When the on-off spigot is closed, the pressure on the sparkling wine in the tube 8 remains at the pressure of the gas in the tank since the needle valve remains open. When the spigot is opened, the first spurt of wine is commonly bubbly because of the sudden release of pressure. Thereafter the wine flowing through the tube and coil flow slowly and uniformly and is not excessively bubbly. This is believed to be due to the principal pressure drop at the needle valve 7 with additional pressure drop through the tube 8 and coil 12. One reason that the coil 12 may be effective in assuring proper sparkling wine dispensing may lie in the constant but gradual change in direction of the wine as it flows. It may be that laminar flow occurs in the elongated tube and the curvature introduced by the coil causes sufficient boundary layer drag to increase the pressure drop in the tube. This pressure drop would occur gradually and, hence, would not induce formation of bubbles in the tube.

Although one embodiment of technique for dispensing wine by the glass has been described and illustrated herein, many modifications and variations will be apparent to one skilled in the art. Thus, for example, the specific configuration of the elongated tube between the metering valve and the on-off spigot may be varied while still maintaining a gradual pressure drop to eliminate foaming. Thus, longer, larger diameter tubes may be used if desired for in line depressurization, or, if it is desired to increase the rate of champagne dispensing, parallel long small diameter tubes may be used. It is, therefore, to be understood that within the scope of the appended claims the invention may be practiced otherwise than as specifically described.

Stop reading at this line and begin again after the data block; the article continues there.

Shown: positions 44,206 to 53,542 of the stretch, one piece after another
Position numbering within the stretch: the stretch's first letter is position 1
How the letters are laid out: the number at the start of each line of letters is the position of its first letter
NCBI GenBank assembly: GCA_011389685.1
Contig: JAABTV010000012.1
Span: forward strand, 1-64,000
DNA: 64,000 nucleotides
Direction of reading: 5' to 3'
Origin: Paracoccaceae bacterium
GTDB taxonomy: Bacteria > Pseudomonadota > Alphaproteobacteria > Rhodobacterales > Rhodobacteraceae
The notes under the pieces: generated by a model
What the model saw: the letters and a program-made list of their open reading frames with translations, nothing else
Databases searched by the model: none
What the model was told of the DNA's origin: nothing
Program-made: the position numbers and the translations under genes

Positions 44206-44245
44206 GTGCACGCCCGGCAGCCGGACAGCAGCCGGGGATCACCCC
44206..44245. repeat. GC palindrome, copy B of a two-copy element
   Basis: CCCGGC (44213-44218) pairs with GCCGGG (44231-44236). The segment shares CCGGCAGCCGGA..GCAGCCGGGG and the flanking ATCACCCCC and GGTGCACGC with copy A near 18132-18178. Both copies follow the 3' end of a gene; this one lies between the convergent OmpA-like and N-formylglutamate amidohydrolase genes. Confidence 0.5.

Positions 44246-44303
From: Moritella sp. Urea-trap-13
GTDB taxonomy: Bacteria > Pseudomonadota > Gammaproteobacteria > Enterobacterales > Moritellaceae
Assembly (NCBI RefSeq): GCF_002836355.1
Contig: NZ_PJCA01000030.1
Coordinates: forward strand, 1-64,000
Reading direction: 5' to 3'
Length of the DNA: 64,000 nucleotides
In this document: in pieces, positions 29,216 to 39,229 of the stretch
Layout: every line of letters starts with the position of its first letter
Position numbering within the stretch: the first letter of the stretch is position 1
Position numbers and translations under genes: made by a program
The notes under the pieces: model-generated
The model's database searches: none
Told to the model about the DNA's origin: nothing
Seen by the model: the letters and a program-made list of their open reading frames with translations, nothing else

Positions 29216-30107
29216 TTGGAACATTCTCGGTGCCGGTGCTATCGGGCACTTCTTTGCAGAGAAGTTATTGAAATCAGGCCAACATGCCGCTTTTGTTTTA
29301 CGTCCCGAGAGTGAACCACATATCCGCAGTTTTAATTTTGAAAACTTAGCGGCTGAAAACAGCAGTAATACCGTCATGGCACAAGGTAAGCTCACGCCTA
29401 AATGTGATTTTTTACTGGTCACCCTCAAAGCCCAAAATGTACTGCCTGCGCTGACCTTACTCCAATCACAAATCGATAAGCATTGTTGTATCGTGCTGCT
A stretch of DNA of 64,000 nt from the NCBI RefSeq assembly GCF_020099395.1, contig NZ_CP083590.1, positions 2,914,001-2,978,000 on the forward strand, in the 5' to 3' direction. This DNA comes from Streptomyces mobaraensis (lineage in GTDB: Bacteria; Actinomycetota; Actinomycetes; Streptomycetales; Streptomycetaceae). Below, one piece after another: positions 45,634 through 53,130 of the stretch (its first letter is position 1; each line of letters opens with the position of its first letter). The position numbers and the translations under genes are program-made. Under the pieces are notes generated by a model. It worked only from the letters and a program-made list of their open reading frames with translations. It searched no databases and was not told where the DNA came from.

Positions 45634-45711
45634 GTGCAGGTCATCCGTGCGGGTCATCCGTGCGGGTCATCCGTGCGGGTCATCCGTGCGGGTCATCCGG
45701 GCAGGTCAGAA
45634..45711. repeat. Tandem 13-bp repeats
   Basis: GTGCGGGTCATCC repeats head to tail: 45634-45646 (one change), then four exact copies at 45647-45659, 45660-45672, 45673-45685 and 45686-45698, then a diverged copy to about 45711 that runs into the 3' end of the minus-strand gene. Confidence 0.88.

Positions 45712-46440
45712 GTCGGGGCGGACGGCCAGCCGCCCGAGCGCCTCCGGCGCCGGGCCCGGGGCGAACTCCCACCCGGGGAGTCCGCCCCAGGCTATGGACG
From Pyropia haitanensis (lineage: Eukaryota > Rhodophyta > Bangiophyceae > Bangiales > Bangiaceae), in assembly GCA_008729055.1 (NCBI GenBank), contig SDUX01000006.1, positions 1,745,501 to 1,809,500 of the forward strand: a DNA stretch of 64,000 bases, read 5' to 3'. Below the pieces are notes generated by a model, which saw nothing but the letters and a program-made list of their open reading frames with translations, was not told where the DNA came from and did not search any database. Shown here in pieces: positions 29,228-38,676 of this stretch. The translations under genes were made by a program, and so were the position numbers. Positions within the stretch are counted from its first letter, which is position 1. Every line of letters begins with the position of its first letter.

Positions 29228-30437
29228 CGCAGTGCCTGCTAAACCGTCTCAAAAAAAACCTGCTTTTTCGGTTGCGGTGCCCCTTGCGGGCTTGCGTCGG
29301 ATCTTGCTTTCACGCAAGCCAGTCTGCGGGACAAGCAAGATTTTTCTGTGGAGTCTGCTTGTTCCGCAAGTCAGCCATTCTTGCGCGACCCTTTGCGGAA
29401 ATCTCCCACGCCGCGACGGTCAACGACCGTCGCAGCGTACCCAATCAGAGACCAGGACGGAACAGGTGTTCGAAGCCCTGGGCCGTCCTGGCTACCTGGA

Patent Citations
Cited PatentFiling datePublication dateApplicantTitle
US1977862 *Jun 20, 1933Oct 23, 1934Harry A UhlerExtractor
US2792692 *Sep 21, 1955May 21, 1957Reed A BryanKeg cooler and dispensing bar unit
Referenced by
Citing PatentFiling datePublication dateApplicantTitle
US4370406 *May 12, 1981Jan 25, 1983Richardson Graphics CompanyDevelopers for photopolymer lithographic plates
US4881666 *Jan 19, 1988Nov 21, 1989Robert TullmanVariable volume container
US5411179 *Aug 31, 1993May 2, 1995S.O.B. PartnershipSelf-contained beverage dispensing system
US5553749 *Feb 6, 1995Sep 10, 1996S.O.B. PartnershipSelf-contained beverage dispensing system